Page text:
Now Deadpool is a little harder to easily recommend. It's combat is simple fun but also shallow and doesn't have much oomph (enemies barely react to being hit as do you) and there are numerous glitches.It's also pretty damn short, clocking in at well under 10 hours. But there's a certain undeniable charm to the title. Deadpool is captured perfectly with a great balance between crass humor and brilliant 4th wall breaking jokes, and you can really see that with just a little bit of fine-tuning and tweaking it might actually be a tremendous game. As it is if it was a $20 or even $30 game, especially a digital one, I could still probably recommend it. But it's $50. This is sort of a prime example of how broken gaming is. I mean there are certainly better-looking games that give you more bang for your buck on PSN. But I'm sure Activision felt they had to do a retail release and probably price it at least $50 because admittedly budget titles have a well-deserved bad rep. Hopefully it'll balance out because I think a lot more studios could survive with more realistic prices if the public really starts seeing some quality releases in that range. Companies keep saying games should be cheaper but of course very few if any seem to be willing to drop theirs, claiming that of course they provide great value for that price. Anyways, if you see Deadpool on sale for $30 or less and enjoy action titles, it's probably a worthwhile pickup.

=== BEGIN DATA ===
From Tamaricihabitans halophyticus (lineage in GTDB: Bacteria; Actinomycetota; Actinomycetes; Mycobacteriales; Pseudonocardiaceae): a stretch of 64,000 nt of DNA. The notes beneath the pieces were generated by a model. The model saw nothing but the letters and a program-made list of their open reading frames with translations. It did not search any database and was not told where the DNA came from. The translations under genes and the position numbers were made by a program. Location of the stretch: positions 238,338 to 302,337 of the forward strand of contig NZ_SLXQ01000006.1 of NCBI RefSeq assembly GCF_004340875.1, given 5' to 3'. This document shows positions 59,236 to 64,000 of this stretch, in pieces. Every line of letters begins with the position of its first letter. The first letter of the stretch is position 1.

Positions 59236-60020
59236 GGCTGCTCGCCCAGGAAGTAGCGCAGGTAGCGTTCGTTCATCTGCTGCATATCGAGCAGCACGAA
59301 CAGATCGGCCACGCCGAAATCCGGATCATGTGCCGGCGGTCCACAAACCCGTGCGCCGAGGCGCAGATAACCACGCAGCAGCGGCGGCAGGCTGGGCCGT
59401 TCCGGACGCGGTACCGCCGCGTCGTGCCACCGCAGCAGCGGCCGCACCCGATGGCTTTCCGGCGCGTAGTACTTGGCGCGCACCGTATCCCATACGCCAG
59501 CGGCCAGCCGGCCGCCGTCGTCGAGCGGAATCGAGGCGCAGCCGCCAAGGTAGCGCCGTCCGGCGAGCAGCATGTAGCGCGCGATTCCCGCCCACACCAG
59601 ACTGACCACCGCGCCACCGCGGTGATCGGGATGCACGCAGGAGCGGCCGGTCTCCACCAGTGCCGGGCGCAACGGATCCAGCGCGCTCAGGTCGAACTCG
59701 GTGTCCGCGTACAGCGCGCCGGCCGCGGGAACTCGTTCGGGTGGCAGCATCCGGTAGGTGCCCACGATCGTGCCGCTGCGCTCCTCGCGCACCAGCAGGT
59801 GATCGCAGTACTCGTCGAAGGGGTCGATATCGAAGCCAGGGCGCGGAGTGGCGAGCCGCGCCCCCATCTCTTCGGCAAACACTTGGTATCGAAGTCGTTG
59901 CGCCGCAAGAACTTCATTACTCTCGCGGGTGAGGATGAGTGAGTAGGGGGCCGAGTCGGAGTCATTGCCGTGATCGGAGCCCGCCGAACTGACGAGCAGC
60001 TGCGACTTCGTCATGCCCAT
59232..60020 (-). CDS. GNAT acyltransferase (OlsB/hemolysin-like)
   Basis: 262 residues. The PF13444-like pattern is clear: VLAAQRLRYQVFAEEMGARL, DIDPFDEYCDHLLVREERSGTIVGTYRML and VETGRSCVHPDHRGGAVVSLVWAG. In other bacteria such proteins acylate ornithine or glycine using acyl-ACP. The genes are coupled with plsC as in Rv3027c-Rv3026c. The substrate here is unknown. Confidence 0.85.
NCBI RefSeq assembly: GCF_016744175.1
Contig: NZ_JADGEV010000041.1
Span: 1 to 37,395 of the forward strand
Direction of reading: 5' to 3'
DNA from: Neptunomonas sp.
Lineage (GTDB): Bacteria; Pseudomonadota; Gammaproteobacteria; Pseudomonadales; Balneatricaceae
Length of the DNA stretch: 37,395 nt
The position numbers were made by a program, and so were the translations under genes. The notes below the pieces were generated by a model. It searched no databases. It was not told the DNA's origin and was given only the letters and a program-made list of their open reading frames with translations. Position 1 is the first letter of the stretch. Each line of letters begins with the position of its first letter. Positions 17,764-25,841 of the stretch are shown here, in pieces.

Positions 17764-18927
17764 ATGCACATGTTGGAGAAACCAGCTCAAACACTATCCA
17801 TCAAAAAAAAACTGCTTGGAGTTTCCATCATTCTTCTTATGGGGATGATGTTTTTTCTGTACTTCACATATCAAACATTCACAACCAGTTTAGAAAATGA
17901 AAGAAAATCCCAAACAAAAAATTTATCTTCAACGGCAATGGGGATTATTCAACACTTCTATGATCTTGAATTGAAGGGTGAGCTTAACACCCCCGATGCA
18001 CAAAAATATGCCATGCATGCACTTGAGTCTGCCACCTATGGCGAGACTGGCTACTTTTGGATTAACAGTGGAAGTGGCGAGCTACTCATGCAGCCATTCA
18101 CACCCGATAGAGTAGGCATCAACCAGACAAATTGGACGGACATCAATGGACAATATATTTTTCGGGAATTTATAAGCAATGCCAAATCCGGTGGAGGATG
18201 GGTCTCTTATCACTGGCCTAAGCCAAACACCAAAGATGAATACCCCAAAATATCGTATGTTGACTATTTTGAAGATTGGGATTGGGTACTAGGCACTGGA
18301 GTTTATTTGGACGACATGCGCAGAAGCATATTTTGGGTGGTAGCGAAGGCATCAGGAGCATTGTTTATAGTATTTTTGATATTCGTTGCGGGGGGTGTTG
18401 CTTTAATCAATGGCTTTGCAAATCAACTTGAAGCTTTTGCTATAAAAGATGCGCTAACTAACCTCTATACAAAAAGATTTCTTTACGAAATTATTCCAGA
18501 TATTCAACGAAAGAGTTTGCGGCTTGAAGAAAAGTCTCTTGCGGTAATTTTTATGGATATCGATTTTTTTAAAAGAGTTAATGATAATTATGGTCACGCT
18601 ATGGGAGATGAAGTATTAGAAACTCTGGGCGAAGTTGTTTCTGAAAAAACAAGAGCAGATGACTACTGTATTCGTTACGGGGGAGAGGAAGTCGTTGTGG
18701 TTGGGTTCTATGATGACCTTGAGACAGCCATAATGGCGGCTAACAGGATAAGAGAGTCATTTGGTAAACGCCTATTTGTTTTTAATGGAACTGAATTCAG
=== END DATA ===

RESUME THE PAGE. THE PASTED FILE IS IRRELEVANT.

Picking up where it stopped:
Finally The Ouya hit retail this week. Apparently it's selling pretty well initially. And why not? At a $100 it's hard not to see at least some value in it, as it already comes loaded with titles and has quite the emulation system (though given that's in a legally grey area, it's not an official benefit). If it really does take off, it could be a great haven for indy titles if it's successful, but we;ll have to wait and see, most initial reviews are mixed. I don't have much interest in picking one up now, but I'm open to getting one somewhere down the line (maybe when my current backlog isn't looking so busy) and I'll be sure t give impressions if and when I do. What might help is a standout title or two that really shows off why I should get one, and I'm just not seeing that right now.